Leading Democrats scrambled Wednesday to prevent the closest, most riveting presidential contest in decades from tearing the party apart, as the odds rose that neither Hillary Rodham Clinton nor Barack Obama could clinch the nomination without angering large blocs of voters.
Anxiety within the party swelled after Clinton’s victories Tuesday staved off elimination and gave her fresh momentum, yet did little to eat into Obama’s lead among delegates -- the people who will formally pick the nominee at the Democratic National Convention in August.
Clinton trails Obama by 105 delegates after netting about a dozen more than he did Tuesday, Associated Press totals show. To make up the gap, the Clinton campaign has pushed to seat delegates from Michigan and Florida -- two states sidelined for violating party rules. Obama did not campaign in either state, though an ad of his aired in Florida. He was not on the ballot in Michigan.
The Michigan Democratic Party said it was in negotiations with its counterpart in Florida, with the Clinton and Obama campaigns, and with the national party over the seating of delegates from the two states.
Democratic members of the Florida and Michigan congressional delegations met on Capitol Hill on Wednesday evening to discuss how to proceed, amid concerns that constituencies such as black voters could be alienated if a solution wasn’t reached.
Rep. Kendrick B. Meek (D-Fla.), before heading into the session, said: “Every day that goes by, the harder this process is going to get as it relates to Florida and Michigan. . . . That’s one of the reasons we’re meeting.”
Sen. Bill Nelson (D-Fla.) is drafting a letter to Democratic National Committee Chairman Howard Dean asking him to seat the Florida delegates or to open the party’s coffers to pay for another election.
Dan McLaughlin, a Nelson spokesman, said it was vital that two of the largest states in the country had a voice in the selection. “Before a final decision can be made on a nominee by the Democratic Party, you have to hear from the people in those two big states,” he said.
Frustrated by the impasse, two prominent Clinton supporters said the only fair resolution might be to place both Clinton and Obama on the ticket, though one would have to renounce presidential ambitions and stand for vice president. Thus far, neither has shown any interest in the No. 2 job.
Clinton seemed to open the door to what some Democrats have called a “dream ticket,” telling a CBS morning program, “That may be where this is headed.” She suggested that she would take the top slot. Obama did not rule out the possibility, but said, “I think it is very premature to start talking about a joint ticket.”
With the next big showdown coming April 22 in Pennsylvania, some party leaders foresee an outcome that could anger core Democratic constituencies. One reason has to do with math.
Even if she strings together victory after victory in the coming months, Clinton is not likely to net enough delegates to draw even with Obama. That is because party rules award delegates proportionally according to vote totals. So even the loser in any given contest can pick up a respectable number of delegates.
Clinton would get a dramatic boost if the Michigan and Florida results counted toward her total. By some estimates, she would net about 120 delegates based on her strong victories in the two states. Yet that strategy is a risky one.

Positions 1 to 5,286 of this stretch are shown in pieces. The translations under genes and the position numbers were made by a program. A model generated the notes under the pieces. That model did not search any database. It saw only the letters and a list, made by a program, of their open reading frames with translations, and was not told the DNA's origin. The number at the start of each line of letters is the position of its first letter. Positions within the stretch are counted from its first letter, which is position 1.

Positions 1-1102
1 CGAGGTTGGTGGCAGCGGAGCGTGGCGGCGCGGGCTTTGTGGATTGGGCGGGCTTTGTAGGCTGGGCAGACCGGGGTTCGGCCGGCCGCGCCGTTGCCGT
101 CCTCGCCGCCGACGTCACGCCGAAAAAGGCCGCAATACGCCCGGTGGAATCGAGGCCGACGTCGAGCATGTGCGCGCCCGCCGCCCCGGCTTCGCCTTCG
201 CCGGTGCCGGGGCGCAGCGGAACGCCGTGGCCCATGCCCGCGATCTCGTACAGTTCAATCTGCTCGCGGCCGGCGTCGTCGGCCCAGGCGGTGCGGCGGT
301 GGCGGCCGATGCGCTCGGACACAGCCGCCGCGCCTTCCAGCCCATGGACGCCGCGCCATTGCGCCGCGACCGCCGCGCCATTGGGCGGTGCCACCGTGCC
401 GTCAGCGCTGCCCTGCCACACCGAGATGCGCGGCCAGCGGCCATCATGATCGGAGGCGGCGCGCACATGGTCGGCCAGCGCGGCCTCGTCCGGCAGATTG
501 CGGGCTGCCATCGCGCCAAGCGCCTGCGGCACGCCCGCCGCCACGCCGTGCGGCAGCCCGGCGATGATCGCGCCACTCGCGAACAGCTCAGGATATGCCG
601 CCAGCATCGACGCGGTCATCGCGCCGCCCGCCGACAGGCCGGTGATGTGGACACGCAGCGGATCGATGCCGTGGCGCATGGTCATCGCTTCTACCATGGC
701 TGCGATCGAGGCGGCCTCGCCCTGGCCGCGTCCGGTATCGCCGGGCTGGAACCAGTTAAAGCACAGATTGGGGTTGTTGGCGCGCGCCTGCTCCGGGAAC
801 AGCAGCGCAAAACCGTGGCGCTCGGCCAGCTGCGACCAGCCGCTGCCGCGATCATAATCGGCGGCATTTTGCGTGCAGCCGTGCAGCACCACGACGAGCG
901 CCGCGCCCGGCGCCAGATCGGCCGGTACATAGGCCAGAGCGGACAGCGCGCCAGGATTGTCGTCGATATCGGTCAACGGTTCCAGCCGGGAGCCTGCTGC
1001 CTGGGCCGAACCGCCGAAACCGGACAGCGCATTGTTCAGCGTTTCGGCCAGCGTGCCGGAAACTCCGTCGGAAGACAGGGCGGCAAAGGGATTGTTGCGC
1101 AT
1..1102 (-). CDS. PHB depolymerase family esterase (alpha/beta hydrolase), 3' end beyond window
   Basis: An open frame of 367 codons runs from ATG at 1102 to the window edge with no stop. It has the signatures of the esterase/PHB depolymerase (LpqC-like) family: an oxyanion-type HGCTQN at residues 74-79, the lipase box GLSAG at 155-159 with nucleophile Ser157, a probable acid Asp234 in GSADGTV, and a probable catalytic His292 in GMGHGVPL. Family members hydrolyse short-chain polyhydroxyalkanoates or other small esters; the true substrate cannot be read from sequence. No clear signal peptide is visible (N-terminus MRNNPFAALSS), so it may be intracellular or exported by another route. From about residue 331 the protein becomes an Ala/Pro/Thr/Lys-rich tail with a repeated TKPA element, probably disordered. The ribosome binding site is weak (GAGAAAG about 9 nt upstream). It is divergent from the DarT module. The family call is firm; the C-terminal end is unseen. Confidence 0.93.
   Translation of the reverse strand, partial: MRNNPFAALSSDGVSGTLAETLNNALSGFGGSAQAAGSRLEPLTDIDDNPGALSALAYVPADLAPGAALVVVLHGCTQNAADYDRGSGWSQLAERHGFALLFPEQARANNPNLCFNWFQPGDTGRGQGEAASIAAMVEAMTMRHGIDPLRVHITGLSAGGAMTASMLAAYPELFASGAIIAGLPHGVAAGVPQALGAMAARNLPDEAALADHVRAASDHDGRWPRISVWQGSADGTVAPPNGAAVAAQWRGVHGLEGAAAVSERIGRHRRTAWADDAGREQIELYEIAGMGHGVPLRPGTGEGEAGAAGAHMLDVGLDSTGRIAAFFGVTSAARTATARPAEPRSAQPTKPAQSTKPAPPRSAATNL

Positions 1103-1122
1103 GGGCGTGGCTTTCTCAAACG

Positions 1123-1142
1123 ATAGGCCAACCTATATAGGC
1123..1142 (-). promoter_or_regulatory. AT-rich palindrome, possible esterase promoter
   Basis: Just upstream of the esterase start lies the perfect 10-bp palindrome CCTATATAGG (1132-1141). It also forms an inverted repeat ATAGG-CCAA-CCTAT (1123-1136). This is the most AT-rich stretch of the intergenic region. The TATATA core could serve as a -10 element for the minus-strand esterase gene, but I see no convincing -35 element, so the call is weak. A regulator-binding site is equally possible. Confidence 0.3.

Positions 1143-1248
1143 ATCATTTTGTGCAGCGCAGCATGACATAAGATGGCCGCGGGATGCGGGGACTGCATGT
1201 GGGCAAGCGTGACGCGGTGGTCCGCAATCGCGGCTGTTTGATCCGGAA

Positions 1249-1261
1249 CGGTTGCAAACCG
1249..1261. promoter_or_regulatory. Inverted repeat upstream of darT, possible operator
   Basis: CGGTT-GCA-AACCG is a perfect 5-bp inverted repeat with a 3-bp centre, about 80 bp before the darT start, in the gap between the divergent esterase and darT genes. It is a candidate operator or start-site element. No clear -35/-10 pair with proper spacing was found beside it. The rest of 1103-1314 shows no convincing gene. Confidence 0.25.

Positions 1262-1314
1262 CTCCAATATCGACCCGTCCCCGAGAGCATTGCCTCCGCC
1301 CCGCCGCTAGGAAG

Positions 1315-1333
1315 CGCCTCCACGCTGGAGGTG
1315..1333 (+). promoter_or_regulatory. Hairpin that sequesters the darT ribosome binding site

Last year, the Democratic Party stripped Florida and Michigan of their delegates as punishment for violating a rule forbidding states to leapfrog one another in the election calendar.
At one point, Clinton seemed to accept the outcome.
In an interview the New York senator gave in October, she said of the Michigan primary, at that point three months away: “You know, it’s clear this election they’re having isn’t going to count for anything.”
If black voters who have supported Obama think he lost the nomination because the rules of the contest were unfairly changed, the backlash could be damaging, some civil rights activists said.
“You would be changing the rules after you’ve had the contest,” the Rev. Al Sharpton said. “In Michigan, Obama’s name wasn’t even on the ballot. Clearly, if the name of the candidate who’s getting the African American vote isn’t on the ballot, that encourages many to stay home. . . . It would be a tremendous insult to the voters of this country.”
An Obama victory could split the party in a different way. Like Clinton, the Illinois senator is likely to need the votes of Democratic superdelegates -- party activists and elected officials who are free to back any candidate. Suspicion among Clinton voters that Obama courted superdelegates through backroom deals could upset female and Latino voters loyal to the former first lady.
For now, the party’s focus seems to be Florida and Michigan. Some leading Democrats would like to see another election in those states or perhaps a compromise.
“The only way you could make it work is if both candidates agree on how to divide up those two delegations,” said Leon Panetta, a Clinton supporter who was chief of staff in Bill Clinton’s White House. “Both campaigns would have to agree on a formula. On the other hand, if it’s a fight -- and let’s assume Hillary should win -- [Obama supporters] will be very angry that somehow they were robbed.”
Panetta said a better solution might be a shared ticket. Former Sen. Bob Kerrey of Nebraska, another Clinton supporter, also said the two should consider joining forces.
“To me that’s the most logical option, the easiest one to figure out,” he said. “They didn’t get in this thing to beat each other. They got into this to beat the Republican nominee.”
“Ultimately,” Panetta said, “whoever loses will have to lose with grace -- and that may very well mean they should join the ticket in order to ensure the party is unified coming out of the convention.”
Times staff writer Richard Simon contributed to this report.